By the end of this module, you should be able to:
There are seven criteria for evaluating a resource: audience, purpose, accuracy, authority, objectivity, currency, and coverage. All seven criteria apply to information in any format. We will examine these criteria for both print and Internet resources.
Critical Evaluation of Print Resources
Here are some questions to ask yourself as you consider each of the criteria.
Effective World Wide Web Searching
The web is the primary source of content on the Internet, which is a vast network of networks, supporting several different functions. There are several types of web search engines. Some search engines are directories of web sites, like Yahoo!, with links to web sites grouped by topic. Other search engines, like Google, index and perform actual searches of web sites.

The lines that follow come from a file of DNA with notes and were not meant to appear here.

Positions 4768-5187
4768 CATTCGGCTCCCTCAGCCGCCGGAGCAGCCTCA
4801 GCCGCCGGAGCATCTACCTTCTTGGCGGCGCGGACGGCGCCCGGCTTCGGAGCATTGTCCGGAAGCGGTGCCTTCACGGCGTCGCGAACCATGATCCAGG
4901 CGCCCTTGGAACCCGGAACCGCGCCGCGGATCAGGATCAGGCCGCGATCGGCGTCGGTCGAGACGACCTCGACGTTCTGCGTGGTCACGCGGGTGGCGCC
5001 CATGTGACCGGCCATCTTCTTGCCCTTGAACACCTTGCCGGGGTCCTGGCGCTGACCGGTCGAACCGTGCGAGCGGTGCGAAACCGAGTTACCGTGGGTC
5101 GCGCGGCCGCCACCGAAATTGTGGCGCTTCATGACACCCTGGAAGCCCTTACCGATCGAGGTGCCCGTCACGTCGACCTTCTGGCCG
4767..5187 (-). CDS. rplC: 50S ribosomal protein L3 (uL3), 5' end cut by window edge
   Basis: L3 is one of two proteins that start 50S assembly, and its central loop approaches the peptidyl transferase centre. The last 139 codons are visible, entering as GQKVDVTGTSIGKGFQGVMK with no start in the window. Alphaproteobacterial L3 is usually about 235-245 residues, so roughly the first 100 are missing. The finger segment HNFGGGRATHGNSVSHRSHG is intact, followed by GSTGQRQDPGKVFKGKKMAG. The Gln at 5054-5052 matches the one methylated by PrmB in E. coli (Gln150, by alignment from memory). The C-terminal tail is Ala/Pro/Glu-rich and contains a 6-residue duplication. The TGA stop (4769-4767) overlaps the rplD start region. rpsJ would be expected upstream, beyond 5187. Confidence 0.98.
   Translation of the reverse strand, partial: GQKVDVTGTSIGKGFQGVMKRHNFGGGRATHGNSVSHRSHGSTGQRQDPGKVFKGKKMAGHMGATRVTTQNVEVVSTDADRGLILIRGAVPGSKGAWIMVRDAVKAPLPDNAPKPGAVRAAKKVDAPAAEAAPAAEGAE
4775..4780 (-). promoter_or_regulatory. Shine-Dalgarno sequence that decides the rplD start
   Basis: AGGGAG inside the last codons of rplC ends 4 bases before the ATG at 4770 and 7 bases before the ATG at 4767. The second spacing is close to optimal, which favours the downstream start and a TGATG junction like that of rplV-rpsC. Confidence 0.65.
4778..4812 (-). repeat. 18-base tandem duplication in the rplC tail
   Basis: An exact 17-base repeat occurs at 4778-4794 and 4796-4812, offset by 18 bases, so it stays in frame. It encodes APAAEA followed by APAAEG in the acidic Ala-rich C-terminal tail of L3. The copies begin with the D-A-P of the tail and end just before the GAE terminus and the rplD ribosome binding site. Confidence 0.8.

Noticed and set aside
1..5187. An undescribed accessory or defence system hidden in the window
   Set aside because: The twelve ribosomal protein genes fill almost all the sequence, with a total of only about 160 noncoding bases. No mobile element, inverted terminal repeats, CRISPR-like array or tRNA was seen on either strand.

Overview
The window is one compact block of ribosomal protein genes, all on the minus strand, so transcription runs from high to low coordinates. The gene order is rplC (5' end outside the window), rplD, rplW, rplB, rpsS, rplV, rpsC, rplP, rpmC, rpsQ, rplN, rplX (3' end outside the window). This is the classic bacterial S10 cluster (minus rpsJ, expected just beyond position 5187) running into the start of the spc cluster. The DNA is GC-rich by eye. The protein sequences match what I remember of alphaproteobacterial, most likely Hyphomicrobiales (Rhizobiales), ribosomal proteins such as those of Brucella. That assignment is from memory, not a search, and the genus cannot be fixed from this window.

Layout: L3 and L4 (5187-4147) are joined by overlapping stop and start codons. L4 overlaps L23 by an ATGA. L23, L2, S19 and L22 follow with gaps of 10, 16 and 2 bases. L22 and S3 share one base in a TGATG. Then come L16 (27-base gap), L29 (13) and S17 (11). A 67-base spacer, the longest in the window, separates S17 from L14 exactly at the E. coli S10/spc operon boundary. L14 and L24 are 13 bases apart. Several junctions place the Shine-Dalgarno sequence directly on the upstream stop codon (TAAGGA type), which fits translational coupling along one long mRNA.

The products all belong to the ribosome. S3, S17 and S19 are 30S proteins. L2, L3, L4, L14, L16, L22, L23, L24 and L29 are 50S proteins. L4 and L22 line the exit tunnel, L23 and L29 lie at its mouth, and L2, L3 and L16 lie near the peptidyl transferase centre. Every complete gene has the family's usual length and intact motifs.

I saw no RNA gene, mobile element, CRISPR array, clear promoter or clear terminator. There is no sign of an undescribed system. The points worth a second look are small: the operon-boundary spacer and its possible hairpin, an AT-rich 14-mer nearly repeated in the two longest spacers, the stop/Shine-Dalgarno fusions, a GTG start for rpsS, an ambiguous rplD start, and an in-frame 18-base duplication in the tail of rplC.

Here are some tips for building effective web searches:
Critical Evaluation of Internet Resources
Anyone can publish anything on the web, so it is important that you are able to critically evaluate Internet resoruces. Using the same criteria mentioned above, here are some questions to consider as you apply these criteria to Internet resources.
The same evaluation criteria can be applied to both print and Internet resources. Ask yourself the questions above to determine if the source is valid for your research. If you are ever unsure about a source you have located, consult with a librarian or your professor.